A Reformed minister was asked to lunch with three other ministers with whom he was not familiar. He arrived at the restaurant early, and while waiting, unthinkingly ordered a bottle of cabernet sauvignon.
When the other three ministers arrived he had already imbibed half a glass and heartily asked if they would like to partake of the Lord's "tender mercies." The three of them respectfully declined, but the Reformed minister could tell by their countenances that they were more than a little dismayed.
"Do the three of you have a problem with wine?" he asked.
One minister said that he believed that all alcoholic beverages were sinful and that Rome would have to melt into the Tiber before a drop ever touched his lips. The second indicated that because of the widespread abuse of alcohol that he had made a decision never to drink. He indicated that he was also concerned about the world's perception of him -- it was unconscionable that a minister of the Gospel should ever be associated with wine. The third minister said that the sole reason for his abstinence was that he did not want to offend the other two.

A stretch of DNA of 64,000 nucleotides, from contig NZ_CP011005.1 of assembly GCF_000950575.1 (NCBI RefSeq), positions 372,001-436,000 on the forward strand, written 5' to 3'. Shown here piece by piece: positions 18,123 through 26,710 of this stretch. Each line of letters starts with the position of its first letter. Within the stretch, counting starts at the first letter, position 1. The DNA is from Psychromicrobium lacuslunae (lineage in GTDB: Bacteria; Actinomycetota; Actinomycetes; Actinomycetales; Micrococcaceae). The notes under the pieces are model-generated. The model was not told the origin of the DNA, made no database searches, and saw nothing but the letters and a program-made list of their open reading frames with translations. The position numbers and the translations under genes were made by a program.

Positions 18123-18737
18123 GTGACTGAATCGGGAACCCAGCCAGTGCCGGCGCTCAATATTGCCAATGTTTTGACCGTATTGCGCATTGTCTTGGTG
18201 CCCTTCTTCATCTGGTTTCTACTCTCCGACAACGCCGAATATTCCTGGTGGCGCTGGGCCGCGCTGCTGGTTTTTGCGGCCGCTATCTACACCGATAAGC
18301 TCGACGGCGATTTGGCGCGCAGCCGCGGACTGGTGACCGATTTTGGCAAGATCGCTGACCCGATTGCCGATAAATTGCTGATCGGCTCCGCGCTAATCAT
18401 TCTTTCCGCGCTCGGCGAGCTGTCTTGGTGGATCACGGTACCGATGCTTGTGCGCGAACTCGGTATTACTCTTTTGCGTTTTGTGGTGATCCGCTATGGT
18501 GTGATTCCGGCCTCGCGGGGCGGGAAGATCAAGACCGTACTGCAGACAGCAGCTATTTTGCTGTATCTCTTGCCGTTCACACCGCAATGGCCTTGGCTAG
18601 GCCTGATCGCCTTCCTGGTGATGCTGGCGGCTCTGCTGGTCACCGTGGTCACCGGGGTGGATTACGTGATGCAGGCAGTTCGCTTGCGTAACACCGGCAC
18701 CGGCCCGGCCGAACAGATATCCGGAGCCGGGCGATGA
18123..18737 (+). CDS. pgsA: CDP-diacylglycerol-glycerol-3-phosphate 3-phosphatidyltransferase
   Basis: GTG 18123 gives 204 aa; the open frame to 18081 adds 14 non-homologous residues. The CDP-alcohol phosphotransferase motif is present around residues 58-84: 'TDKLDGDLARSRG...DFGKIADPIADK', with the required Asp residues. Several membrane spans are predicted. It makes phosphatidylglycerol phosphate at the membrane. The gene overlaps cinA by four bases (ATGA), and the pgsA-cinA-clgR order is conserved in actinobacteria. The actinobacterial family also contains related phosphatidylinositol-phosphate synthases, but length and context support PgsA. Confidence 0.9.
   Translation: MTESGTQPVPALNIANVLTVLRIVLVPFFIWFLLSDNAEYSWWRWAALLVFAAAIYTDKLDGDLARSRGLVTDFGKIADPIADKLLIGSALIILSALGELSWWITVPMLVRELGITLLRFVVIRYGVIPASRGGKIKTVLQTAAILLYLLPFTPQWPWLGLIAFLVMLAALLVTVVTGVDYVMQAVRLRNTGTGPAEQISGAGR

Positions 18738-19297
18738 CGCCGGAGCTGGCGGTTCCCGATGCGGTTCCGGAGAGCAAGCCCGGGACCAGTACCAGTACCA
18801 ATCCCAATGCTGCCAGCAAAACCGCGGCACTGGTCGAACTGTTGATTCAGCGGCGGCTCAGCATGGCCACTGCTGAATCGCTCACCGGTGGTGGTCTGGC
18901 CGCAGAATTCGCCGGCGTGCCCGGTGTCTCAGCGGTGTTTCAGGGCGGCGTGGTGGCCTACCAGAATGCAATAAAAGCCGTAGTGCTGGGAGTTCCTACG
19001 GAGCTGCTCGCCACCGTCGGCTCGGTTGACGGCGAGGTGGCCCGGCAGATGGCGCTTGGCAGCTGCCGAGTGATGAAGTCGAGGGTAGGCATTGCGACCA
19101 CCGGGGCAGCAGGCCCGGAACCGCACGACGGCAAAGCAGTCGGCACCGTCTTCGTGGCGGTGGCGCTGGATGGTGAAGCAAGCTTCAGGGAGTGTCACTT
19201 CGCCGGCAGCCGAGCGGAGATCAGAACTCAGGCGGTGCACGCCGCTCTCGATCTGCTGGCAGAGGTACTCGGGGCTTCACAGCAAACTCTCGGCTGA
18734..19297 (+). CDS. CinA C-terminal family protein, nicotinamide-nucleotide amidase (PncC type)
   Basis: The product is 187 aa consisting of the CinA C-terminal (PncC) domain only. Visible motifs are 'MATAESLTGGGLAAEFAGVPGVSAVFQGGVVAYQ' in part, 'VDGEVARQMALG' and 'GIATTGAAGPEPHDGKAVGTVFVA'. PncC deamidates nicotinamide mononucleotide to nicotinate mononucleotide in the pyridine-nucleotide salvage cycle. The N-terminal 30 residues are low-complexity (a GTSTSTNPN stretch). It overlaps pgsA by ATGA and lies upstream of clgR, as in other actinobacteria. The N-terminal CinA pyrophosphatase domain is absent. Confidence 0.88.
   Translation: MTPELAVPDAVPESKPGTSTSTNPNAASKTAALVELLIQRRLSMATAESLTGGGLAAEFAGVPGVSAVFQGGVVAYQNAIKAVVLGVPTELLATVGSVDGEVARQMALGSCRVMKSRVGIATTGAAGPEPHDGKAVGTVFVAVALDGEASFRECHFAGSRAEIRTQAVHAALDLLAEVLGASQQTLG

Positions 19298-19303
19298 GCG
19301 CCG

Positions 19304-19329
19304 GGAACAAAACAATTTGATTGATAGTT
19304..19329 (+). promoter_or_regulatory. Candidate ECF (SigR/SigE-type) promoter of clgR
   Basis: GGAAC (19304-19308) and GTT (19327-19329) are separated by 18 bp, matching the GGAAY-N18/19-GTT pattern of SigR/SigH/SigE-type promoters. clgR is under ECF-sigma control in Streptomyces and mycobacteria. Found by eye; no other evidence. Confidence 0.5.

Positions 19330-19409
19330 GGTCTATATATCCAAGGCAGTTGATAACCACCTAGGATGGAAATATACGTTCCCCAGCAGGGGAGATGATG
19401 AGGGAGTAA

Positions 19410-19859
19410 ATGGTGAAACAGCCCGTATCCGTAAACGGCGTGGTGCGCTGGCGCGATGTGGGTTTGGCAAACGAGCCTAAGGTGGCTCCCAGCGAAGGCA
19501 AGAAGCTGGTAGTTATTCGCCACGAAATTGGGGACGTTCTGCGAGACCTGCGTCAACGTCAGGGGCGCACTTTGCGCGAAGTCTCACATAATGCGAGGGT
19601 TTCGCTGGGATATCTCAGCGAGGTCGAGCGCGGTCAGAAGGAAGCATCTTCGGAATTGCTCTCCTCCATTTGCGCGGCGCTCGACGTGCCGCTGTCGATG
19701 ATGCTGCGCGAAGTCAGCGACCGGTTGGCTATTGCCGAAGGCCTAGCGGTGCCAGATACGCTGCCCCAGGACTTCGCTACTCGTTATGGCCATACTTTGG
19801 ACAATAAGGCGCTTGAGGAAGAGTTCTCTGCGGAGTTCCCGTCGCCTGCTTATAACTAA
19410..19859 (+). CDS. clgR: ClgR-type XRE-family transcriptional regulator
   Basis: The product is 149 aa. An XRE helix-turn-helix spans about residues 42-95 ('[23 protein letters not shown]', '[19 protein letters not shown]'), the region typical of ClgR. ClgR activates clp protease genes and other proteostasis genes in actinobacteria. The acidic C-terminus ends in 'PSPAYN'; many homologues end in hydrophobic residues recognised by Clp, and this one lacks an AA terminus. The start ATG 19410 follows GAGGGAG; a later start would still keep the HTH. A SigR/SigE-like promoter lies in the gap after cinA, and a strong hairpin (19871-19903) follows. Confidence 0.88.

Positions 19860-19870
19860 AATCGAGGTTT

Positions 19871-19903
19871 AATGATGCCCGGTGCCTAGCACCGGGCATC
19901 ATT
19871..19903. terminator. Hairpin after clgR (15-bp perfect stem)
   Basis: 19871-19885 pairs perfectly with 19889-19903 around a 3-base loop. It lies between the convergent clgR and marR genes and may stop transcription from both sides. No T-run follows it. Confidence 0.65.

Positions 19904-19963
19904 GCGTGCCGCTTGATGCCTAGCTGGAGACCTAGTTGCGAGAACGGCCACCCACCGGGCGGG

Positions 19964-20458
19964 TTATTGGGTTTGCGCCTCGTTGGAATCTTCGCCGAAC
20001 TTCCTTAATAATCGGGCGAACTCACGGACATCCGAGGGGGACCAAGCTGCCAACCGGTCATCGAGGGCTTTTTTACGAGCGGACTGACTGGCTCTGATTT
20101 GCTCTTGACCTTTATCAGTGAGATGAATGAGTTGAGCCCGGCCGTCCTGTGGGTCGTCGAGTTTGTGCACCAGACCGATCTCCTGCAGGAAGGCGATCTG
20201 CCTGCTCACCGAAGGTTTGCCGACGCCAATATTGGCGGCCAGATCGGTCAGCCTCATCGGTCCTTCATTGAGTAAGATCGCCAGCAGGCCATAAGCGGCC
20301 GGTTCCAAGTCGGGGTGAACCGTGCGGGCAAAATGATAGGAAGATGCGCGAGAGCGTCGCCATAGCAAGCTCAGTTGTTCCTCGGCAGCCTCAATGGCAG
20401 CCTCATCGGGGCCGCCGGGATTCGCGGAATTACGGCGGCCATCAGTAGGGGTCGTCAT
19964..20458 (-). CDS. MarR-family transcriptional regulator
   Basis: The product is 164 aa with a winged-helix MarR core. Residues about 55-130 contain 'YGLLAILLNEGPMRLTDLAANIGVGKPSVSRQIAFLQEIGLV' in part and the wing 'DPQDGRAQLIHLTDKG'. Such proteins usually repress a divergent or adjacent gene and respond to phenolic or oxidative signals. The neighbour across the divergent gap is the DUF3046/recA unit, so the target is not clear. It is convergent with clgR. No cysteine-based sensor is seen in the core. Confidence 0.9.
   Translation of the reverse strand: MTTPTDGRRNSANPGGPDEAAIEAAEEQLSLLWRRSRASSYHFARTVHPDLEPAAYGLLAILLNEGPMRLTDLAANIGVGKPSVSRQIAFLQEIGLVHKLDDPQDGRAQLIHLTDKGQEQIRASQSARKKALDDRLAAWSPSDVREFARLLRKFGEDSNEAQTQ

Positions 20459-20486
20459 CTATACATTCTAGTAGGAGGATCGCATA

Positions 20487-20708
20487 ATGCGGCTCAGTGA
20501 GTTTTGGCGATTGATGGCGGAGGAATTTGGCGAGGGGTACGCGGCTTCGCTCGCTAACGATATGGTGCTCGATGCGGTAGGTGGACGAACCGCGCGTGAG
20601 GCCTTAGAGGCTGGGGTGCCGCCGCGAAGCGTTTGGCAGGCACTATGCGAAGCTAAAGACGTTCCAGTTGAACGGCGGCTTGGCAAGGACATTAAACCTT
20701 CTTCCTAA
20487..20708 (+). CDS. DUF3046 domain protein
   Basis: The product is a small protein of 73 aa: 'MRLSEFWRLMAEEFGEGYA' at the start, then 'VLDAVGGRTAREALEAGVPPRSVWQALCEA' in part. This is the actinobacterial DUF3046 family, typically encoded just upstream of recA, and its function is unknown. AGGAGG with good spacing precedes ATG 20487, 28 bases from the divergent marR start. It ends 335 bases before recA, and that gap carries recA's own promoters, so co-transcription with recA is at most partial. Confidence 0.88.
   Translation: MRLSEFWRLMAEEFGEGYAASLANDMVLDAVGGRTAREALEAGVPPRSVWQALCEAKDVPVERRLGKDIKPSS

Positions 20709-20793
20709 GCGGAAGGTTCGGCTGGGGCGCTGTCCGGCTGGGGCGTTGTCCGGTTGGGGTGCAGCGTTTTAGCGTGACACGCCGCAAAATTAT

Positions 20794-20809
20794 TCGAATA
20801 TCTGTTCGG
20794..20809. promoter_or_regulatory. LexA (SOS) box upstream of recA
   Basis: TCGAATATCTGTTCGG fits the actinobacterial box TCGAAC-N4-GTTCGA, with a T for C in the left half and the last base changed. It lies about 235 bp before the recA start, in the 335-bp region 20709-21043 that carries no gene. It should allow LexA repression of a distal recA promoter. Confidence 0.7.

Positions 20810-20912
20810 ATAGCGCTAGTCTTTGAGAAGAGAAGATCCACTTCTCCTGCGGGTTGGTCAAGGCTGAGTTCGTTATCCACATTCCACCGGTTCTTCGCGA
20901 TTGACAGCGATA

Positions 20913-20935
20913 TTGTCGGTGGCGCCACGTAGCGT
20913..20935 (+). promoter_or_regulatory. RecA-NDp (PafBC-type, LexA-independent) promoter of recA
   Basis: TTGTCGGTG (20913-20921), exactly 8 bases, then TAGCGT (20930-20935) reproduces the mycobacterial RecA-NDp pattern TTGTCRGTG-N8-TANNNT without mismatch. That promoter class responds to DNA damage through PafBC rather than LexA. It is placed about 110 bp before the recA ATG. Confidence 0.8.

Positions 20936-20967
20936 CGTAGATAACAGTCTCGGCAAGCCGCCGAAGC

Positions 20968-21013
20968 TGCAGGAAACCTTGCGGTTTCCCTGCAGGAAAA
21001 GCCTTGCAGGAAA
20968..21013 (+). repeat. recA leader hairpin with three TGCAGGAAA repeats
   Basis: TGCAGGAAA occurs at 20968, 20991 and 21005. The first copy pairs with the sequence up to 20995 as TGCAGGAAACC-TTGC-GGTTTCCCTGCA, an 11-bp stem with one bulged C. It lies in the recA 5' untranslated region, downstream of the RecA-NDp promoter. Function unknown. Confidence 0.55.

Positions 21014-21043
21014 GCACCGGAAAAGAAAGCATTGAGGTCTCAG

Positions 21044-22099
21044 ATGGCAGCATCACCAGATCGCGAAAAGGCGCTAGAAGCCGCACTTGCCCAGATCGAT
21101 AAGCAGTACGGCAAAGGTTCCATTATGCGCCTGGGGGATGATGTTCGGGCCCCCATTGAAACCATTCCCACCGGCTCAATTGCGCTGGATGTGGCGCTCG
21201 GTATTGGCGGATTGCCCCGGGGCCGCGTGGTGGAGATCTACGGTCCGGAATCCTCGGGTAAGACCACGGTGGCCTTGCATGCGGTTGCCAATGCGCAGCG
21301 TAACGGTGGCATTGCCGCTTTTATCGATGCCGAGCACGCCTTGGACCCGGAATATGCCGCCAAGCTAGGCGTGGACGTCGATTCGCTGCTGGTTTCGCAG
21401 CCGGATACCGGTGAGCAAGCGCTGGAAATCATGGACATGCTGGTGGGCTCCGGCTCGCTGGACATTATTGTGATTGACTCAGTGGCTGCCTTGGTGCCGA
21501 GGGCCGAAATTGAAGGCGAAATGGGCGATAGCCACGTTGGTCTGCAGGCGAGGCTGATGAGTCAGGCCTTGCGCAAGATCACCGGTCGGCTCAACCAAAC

"Well, then," said the Calvinist, "I guess I am in an embarrassing spot. I wouldn't even want to offend the man who is afraid that he might offend. What would you have me do?"
"Why don't we all drink to abstinence?" said the teetotaler. "I'll order some water and we'll drink to abstinence."
They all heartily agreed, even the Calvinist. When the water arrived, and the glasses were filled, each took his turn.
"Here's to abstinence," said the first minister.
"To abstinence," seconded the second.
"To abstinence," toasted the third.
Then the Calvinist refilled his glass with the cabernet, lifted it to his lips, and declared: "Yes, indeed, to abstinence -- may it always be practiced with moderation!"
Friday, July 31, 2009
Abstinence in Moderation
Jim West, Drinking With Calvin and Luther, pp. 214-215: